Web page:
Blown six-cylinder EH Holden ‘One Tonner’ – Summernats 33

Stephen Muprhy’s wonderfully ratty One Tonner-style EH certainly turned heads at Street Machine Summernats 33

Photographers: Shaun Tanner

AT THE opposite end of the Summernats seesaw from the top-spec Elite cars are the no- or low-budget cruisers that arrive each year. Rusty; dented; rat rod; shit-box; wrecking-yard refugee; paddock find – call them what you want, but they’re all simple fun, and there are usually a dozen or so of these cars cruising at Summernats. One of the most outstanding of these at ’Nats 33 was Stephen Murphy’s EH Holden ‘One Tonner’.

“I bought it in Queensland,” explains the NSW South Coaster. “It was mostly pieced together by an EH-EJ specialist parts bloke up there, Brent Eades. It was just a rough runner, something unusual and cool to have some fun in, cruise and maybe do a few skids with.”

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The abbreviated EH ute body was already dropped over the later HQ-type Tonner chassis, but to make the rig ‘street legal’ for Summernats cruising, Stephen added the necessities of rear wheelarches, sorted the split brake system (the foot pedal operates just the front wheels for easy skids while the handbrake allows easy flicks at events such as mud runs) and added operating lights and horn.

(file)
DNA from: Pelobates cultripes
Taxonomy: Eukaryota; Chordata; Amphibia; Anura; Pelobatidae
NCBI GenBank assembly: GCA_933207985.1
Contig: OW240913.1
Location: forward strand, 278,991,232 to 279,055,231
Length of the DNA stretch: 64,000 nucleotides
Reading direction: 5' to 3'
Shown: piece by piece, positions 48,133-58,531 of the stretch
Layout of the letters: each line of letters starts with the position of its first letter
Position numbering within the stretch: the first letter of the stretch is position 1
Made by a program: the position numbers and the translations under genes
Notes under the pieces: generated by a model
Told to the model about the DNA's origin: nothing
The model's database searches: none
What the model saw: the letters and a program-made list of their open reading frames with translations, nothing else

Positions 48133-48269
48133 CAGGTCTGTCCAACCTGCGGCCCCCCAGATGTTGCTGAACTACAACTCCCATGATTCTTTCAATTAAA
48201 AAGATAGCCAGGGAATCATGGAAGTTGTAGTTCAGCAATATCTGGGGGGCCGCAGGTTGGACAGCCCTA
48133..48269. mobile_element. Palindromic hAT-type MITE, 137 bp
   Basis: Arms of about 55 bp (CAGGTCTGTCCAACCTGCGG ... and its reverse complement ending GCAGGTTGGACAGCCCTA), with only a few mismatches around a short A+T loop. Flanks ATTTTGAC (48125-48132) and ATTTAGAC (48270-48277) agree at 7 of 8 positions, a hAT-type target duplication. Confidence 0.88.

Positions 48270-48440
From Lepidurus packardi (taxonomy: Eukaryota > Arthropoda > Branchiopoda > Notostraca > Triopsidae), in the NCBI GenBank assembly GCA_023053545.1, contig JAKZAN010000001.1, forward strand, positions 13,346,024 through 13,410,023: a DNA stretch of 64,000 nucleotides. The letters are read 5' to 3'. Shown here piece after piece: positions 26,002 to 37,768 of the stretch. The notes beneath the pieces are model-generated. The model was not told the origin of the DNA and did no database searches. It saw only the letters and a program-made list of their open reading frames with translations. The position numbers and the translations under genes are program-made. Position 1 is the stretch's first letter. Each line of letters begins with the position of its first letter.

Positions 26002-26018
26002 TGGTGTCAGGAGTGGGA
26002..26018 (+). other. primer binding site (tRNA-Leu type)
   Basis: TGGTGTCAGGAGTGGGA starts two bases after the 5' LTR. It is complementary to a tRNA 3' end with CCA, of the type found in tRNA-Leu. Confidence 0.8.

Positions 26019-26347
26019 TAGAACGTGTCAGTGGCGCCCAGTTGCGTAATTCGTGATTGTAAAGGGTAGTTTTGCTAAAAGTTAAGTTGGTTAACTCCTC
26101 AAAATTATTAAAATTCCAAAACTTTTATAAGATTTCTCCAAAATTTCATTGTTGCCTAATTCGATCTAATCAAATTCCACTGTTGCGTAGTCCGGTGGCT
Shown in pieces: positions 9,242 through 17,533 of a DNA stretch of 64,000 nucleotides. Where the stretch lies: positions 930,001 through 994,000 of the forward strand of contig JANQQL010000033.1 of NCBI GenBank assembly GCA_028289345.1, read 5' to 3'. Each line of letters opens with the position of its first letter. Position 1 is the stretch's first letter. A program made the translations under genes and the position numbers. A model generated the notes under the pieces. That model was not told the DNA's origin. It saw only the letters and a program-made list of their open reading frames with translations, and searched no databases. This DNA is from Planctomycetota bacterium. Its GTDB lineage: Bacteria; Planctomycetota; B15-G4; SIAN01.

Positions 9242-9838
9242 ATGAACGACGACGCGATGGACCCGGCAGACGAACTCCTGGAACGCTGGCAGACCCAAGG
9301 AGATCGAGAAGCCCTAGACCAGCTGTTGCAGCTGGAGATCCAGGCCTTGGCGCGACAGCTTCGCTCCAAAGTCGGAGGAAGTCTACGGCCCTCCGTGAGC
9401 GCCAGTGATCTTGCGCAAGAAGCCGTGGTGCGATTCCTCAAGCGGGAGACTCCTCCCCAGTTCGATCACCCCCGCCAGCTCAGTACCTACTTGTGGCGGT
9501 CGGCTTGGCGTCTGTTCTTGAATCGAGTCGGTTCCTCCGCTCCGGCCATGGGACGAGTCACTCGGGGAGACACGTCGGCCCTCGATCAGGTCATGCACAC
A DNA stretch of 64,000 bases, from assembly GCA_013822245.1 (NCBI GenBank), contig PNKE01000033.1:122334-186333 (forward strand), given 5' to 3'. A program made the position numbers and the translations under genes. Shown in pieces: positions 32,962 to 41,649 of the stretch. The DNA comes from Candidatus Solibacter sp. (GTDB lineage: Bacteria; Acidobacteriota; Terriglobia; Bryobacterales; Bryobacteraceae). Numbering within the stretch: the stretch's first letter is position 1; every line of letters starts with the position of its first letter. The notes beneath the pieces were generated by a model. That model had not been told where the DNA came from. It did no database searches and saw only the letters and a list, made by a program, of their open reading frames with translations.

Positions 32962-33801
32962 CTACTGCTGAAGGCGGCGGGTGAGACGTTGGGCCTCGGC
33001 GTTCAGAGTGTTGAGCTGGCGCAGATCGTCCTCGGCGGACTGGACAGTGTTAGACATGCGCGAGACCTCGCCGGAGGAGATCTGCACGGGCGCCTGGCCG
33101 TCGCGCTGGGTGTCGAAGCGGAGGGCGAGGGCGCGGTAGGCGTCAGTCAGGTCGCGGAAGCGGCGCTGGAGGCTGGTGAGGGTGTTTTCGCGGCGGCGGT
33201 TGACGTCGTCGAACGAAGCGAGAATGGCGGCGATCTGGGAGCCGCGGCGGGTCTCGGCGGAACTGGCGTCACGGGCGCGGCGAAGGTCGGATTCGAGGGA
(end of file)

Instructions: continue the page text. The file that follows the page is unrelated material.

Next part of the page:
The engine tearing through the rusty bonnet is a 179hp Holden red six-cylinder. “It has a four barrel-type manifold, then a Commodore V6 blower, then a triple six-cylinder Stromberg manifold, and it’s plumbed with bits of pipe,” Stephen explains. He had to track down some smaller jets for the carbies to allow it to run cleanly. “It was like a sooty old diesel,” he explains. “And it fouled its plugs. But with smaller jets it now runs quite nicely.”

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The finishing touches are the old-school Stratos buckets in the cabin and a metal-bodied 70s Esky on the back.

But as much fun as it is, Stephen didn’t get to cruise his Holden at Summernats as he’d planned. He had to leave his EH fun-tonner there with his son – who had a Skyline at ’Nats – and return home to evacuate his family to the Moruya Showgrounds to escape the bushfires; they stayed there for the next 10 days. “[During that time] I was fighting those fires,” he says.